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Palestinian Bassem Eid: Vast Majority of Palestinian Refugees and their Descendants would Take Citizenship in Middle Eastern Countries and Compensation In Lieu of Right of Return

by Rhonda Spivak, March 8, 2024


Palestinian journalist, and political analyst Bassam Eid told the Winnipeg Jewish Review while in Winnipeg recently that he tells his fellow Palestinians that they can forget about any return to Israel. There are almost 6 million Palestinian refugees and their descendants living in UNRWA refugee camps in Arab countries and elsewhere in the Palestinian diaspora, and Palestinian leadership claims they are entitled to return to 1948 Israel. "I tell them to forget it. It's not applicable," Eid says, noting that the villages the Palestinian refugees wish to return to no longer exist and they will not be allowed to return en masse to over- run Israel. If there was a future Palestinian state one day in Gaza and the West Bank, Palestinian refugees would be able to return to that state, but not to Israel, according to Eid. 


Eid has first  hand experience visiting Palestinian refugee camps in Lebanon, Syria,  and Egypt and notes that none of these countries have allowed descendants of Palestinian refugees to become citizens of these respective countries.  "The Palestinians who have been born in Lebanon should be offered citizenship by Lebanon," says Eid, adding that if they were offered citizenship they would accept this citizenship and would accept  monetary compensation, (in place of a right of return), and would stay in Lebanon.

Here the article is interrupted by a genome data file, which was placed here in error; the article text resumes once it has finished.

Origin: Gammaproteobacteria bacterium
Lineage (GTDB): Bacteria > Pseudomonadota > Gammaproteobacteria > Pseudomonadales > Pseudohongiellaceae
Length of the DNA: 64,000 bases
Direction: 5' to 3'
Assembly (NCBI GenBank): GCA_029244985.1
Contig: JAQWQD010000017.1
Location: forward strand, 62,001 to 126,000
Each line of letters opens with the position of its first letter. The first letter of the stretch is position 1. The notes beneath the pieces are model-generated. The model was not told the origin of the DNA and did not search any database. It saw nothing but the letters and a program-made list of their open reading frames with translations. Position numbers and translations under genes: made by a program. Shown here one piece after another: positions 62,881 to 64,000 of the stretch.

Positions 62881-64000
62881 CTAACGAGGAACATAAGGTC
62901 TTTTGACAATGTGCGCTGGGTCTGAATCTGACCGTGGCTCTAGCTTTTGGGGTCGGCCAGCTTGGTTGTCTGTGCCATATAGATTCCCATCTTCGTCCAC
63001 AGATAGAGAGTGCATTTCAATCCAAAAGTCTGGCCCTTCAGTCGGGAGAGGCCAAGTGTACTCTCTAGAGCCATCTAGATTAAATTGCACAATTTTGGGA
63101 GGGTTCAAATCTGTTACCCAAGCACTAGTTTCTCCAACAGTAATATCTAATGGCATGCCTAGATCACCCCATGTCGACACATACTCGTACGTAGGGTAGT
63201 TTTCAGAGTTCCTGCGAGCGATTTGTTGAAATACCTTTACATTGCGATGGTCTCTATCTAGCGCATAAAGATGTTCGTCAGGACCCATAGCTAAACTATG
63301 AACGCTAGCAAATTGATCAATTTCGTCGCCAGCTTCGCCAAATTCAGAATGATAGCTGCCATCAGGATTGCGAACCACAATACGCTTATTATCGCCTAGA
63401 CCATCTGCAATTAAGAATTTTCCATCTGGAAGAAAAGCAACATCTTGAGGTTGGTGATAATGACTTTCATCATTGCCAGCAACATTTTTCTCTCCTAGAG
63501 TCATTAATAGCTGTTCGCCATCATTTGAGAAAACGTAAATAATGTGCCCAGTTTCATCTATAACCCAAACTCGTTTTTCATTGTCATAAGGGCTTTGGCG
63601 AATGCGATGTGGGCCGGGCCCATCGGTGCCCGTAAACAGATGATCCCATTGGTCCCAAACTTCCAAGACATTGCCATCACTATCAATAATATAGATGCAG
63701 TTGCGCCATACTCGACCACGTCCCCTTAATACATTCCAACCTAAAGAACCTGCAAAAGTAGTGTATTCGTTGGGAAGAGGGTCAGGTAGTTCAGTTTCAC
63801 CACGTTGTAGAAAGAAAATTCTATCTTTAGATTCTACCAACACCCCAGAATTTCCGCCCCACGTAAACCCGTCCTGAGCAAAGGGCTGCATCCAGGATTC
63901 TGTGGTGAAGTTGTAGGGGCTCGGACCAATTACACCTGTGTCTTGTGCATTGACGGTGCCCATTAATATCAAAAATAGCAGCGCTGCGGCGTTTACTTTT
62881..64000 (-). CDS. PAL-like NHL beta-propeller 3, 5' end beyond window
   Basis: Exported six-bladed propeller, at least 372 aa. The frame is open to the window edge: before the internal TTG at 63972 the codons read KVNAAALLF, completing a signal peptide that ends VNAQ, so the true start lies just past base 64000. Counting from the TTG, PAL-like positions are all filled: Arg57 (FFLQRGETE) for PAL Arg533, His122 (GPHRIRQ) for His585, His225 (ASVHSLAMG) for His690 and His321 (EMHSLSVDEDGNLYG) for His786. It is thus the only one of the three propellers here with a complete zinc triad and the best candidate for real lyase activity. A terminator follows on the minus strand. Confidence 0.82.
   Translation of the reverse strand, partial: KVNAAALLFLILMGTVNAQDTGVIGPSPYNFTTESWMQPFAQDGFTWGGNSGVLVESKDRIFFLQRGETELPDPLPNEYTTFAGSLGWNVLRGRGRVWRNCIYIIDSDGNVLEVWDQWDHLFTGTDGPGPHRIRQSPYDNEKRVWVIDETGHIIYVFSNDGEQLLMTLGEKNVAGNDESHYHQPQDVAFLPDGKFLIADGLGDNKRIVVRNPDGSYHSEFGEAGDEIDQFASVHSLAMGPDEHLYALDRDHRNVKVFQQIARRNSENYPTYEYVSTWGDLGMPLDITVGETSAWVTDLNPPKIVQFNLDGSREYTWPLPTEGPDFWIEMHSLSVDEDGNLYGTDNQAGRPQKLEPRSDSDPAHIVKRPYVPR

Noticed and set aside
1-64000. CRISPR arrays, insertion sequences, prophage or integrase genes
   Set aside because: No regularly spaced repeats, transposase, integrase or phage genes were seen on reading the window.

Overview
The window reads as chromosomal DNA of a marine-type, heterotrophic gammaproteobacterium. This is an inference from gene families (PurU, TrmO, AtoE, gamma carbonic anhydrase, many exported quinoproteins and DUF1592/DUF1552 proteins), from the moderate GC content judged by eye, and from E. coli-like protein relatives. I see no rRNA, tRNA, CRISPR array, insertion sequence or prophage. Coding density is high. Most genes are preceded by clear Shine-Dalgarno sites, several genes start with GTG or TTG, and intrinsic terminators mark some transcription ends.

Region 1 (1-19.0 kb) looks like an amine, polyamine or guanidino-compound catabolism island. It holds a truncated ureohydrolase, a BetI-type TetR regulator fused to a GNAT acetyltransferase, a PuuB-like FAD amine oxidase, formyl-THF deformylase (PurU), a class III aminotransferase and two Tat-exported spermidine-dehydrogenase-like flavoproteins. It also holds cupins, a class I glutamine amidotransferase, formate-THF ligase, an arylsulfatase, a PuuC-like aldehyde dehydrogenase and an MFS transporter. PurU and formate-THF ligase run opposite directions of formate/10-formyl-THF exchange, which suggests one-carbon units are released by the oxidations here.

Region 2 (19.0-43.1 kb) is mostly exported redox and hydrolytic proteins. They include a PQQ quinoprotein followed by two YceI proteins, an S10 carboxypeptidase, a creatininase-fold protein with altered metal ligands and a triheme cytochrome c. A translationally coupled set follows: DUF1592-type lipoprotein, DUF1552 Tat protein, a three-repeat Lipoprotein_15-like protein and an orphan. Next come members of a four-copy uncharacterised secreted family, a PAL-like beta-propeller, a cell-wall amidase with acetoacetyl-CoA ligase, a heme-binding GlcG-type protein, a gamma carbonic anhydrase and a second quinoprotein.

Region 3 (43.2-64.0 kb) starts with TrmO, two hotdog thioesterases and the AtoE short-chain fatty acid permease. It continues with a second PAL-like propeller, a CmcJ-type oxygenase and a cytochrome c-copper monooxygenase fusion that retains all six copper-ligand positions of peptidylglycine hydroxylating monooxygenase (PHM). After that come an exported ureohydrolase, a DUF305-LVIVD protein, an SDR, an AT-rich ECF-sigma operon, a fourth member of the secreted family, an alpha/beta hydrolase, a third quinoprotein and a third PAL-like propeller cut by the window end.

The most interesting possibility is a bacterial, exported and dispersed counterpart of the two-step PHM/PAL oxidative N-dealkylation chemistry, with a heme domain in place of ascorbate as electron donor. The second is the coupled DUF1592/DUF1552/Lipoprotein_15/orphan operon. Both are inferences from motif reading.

"The Unites States gives Lebanon a lot of economic aid. They need to say no aid until you  recognize Palestinian refugees born in Lebanon as Lebanese citizens. Then Palestinians would accept Lebanese citizenship and would get compensation in place of the right of return. This would end the problem." Eid continued once these Palestinians in Lebanon received  citizenship and compensation they would not need to live in any UNRWA run refugee camp, but could live in "normal neighborhoods", and "there would be no need for UNWRA." Eid explains that Palestinian refugees and their descendants who lived in Syrian refugee camps have virtually all fled to UNRWA refugee camp in Lebanon, and they also ought to be offered citizenship in Lebanon with compensation, which he believes they would accept.